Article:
What could be more fabulously frivolous than a fashion magazine? Very little, it turns out. This has also been the case in the past – and the splashing language of fashion rags prompted Dorothy Hughes of the University of Nebraska to take a closer look at the overblown dialect of magazines like Vogue and Diary of the house for ladies in 1935.
“The language of the fashion cloth has succeeded in giving an ordinary subject the pose of an esoteric cult,” observed Hughes. An analysis of the language used by fashion writers revealed that the fashion scribes of the thirties had plenty of linguistic tricks up their neatly cropped sleeves.
Hughes followed the many grammatical sins of fashion writers, from appending “-ish” and “-y” with abandon to the creation of their own words. Among the charming (so dated) examples she found in her review of series from eight different fashion magazines were words and phrases like Vionnetish, scarf, touchuppers, and brigand-came-riding. Fashion editors felt free to create, edit and co-opt language, inventing new colors and modifying verbs and nouns as they saw fit. From poetic tricks like alliteration (“sporty smooth”) to rare phrases such as referring to styles that were in vogue “full twelve months ago”, Hughes has found ample evidence of the creativity of fashion designers.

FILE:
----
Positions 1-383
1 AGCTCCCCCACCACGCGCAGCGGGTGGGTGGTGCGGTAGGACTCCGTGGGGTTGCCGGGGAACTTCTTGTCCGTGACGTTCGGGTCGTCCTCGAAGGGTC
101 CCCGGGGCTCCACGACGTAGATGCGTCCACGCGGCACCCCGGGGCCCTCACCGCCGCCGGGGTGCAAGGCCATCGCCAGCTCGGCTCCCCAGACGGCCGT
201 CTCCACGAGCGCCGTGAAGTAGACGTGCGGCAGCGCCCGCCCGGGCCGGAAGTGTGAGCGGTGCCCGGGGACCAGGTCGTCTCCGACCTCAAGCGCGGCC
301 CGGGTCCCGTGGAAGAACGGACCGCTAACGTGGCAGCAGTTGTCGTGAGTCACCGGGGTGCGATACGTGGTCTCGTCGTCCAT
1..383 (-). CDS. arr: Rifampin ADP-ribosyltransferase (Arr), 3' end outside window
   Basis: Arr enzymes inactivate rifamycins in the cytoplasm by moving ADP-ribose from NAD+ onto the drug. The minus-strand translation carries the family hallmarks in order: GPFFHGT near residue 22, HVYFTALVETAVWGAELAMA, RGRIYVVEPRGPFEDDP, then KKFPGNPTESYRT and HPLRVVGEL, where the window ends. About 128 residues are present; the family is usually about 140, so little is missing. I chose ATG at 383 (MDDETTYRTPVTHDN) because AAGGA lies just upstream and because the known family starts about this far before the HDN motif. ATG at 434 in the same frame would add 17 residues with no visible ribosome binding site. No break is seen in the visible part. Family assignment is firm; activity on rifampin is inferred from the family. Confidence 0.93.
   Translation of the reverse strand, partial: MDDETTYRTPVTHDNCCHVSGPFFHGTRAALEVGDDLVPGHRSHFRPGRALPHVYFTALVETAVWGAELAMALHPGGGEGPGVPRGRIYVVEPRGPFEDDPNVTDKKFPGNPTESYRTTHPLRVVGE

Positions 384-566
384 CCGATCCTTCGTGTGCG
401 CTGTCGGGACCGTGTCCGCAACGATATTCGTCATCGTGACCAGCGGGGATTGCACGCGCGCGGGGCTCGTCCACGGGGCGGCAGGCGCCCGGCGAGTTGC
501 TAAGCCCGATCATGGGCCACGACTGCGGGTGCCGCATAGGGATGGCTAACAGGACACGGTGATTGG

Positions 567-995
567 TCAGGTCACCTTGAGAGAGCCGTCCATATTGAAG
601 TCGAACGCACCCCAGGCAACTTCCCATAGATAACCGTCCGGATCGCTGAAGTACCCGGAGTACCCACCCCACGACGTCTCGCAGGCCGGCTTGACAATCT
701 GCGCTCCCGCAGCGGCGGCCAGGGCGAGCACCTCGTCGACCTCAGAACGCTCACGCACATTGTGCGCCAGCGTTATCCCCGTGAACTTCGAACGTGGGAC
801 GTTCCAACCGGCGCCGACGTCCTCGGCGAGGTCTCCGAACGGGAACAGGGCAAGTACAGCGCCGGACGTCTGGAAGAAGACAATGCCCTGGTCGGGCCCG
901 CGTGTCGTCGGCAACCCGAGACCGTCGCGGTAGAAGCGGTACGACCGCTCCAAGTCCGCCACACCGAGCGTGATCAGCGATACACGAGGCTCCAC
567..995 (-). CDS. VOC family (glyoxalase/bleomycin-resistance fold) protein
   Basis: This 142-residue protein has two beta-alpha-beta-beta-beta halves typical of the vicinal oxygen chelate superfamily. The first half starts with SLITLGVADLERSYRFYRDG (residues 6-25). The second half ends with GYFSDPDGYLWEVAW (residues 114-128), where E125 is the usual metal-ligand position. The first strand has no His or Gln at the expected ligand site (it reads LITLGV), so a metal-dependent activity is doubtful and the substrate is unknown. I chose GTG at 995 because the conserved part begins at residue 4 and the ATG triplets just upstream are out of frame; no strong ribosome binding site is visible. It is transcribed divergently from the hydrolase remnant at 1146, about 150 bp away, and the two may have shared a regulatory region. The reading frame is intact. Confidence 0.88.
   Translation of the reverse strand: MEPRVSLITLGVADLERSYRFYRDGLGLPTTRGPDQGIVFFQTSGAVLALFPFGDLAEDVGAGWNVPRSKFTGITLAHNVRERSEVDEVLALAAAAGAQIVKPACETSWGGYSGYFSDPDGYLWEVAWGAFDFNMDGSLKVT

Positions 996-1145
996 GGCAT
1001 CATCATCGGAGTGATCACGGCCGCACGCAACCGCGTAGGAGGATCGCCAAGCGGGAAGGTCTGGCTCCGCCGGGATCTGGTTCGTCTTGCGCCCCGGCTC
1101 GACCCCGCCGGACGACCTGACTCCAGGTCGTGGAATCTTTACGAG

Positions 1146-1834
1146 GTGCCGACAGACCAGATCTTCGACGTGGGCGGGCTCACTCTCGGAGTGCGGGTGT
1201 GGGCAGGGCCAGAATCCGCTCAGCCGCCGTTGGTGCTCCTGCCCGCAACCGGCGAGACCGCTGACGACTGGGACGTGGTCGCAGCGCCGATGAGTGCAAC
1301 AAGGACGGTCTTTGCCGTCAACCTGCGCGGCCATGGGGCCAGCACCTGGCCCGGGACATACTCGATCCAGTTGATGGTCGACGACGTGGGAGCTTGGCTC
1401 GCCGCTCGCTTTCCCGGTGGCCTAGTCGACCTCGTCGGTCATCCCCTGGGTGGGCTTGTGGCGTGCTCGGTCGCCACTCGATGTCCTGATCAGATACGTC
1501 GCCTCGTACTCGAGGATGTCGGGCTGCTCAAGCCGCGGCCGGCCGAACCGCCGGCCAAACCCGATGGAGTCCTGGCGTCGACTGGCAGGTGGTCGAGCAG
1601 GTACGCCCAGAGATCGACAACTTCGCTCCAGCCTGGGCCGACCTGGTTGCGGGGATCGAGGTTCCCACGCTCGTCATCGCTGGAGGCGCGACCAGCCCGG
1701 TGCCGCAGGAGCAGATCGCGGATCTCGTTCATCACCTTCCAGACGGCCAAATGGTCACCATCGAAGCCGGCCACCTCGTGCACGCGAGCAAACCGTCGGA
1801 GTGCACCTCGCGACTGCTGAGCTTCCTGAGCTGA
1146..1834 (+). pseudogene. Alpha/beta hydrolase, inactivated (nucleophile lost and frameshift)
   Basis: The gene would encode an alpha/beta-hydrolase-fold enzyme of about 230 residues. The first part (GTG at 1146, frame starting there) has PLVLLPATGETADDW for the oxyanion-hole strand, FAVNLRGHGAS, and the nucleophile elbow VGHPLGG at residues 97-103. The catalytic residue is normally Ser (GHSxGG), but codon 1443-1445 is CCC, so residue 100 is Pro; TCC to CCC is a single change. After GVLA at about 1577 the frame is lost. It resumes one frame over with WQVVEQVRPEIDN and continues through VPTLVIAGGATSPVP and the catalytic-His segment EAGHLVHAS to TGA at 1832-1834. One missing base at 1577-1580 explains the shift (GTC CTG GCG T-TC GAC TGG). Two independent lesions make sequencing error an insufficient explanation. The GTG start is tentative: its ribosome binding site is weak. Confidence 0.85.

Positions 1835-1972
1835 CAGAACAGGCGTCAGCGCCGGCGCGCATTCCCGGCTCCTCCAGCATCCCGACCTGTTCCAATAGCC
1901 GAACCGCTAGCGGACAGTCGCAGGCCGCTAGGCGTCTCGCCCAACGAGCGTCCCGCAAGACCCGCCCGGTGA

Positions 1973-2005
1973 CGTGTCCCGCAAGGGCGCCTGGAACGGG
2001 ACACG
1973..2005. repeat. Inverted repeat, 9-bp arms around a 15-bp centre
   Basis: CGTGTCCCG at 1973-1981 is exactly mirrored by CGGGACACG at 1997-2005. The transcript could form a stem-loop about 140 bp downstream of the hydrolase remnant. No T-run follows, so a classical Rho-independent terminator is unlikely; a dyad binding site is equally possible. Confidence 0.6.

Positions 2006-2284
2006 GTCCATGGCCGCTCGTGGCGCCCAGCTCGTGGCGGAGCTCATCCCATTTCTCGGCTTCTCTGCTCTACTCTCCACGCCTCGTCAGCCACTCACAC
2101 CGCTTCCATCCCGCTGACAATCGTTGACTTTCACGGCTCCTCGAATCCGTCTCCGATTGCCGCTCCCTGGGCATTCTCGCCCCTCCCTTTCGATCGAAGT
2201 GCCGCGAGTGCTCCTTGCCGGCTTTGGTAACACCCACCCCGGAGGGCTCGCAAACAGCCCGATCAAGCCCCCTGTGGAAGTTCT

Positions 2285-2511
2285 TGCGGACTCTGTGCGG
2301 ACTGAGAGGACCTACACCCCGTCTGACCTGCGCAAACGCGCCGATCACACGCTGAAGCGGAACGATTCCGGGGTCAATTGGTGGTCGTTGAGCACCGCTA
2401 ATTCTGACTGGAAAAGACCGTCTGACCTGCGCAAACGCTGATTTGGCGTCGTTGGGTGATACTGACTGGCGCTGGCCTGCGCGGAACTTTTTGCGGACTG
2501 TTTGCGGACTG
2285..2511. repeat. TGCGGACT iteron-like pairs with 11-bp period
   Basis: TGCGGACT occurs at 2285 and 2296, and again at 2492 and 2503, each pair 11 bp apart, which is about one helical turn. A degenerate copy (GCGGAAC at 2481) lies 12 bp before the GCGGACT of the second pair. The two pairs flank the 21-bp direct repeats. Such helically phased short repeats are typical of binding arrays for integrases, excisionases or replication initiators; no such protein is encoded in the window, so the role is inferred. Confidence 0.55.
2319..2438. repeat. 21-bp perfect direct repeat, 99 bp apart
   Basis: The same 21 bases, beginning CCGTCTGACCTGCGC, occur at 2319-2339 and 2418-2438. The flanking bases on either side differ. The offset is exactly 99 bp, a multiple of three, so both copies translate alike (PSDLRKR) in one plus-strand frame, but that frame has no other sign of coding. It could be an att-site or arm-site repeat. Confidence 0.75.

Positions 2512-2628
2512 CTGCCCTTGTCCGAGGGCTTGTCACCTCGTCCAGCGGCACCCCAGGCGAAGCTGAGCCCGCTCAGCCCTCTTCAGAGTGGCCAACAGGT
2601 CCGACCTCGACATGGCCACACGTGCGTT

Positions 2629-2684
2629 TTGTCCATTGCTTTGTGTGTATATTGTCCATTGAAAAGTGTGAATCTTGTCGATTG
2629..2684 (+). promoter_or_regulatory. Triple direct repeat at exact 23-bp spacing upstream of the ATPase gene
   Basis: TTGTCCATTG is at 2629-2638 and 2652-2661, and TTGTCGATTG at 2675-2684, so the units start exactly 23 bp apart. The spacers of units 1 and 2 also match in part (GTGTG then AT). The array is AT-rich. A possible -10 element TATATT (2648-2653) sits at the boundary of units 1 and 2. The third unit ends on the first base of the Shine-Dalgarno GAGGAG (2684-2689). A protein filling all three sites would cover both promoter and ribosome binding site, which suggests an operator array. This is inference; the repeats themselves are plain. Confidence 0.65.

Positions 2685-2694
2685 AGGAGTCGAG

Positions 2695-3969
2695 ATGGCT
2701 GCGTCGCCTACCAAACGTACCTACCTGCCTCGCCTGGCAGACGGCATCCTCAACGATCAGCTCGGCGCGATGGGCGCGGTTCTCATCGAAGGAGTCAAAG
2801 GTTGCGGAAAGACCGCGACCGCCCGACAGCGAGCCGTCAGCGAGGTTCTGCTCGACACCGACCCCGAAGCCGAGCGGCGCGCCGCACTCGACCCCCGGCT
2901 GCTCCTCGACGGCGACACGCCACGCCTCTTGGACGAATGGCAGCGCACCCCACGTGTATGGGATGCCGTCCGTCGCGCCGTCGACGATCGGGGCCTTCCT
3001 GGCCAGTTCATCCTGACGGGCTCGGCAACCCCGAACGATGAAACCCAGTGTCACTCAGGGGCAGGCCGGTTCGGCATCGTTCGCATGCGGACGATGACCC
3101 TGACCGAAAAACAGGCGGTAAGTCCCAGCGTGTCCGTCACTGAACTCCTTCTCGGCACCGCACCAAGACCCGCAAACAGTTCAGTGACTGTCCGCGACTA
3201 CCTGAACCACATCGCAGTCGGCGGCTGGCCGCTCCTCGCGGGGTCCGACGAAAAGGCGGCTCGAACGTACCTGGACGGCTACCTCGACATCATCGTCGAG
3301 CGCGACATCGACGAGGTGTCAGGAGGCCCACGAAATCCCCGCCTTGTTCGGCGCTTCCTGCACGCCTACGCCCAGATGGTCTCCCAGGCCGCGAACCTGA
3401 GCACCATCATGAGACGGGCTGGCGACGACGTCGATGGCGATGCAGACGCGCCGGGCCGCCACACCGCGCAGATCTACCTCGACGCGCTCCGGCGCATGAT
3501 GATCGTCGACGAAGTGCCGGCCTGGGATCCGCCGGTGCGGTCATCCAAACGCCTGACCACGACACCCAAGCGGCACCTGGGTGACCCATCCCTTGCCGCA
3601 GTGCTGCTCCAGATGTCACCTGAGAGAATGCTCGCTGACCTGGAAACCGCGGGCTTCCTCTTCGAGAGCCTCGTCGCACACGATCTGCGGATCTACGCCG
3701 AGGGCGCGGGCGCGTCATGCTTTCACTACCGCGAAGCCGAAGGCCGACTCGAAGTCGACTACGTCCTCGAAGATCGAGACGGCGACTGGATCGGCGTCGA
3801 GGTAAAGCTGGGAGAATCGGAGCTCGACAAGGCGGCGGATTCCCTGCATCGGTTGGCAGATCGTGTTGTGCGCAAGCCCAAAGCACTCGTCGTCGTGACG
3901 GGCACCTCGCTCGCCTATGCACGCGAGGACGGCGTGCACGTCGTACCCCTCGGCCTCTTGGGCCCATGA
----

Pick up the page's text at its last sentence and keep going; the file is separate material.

Despite an obvious delight in the literary derring-do that turned a woman’s leg into a “floor-scornful car” and a blue dress into a color like a “cathedral,” Hughes’ overall assessment of the writers fashion ‘skills was scathing. She called the writing style of fashion magazines “childishly simple,” comparing the work of a fashion writer to that of a skilled tailor who draped ephemeral layers over familiar foundations to render. old content new.
“The spirit of the fashion sheet shows little change,” Hughes wrote, taking a slightly bored and confused stance on the verbal tics and tricks of fashion editors. When it came to criticizing the expressive style of women, Hughes was not alone – her commentary can be considered one of a long series of articles that control the way women speak and write. As Ben Crair points out for New York magazine, critics have long denied the deep meanings of women’s language, even as media like the Internet are becoming places of gendered writing. Was Hughes part of the genre police? Maybe, but the very way she dwelled on the exaggerated language of yesterday’s fashion magazines reveals that their hyperbole and sentiment was as charming as it was chic.
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By: Dorothy Hughes
American Speech, vol. 10, n ° 3 (October 1935), pp. 191-194
Duke University Press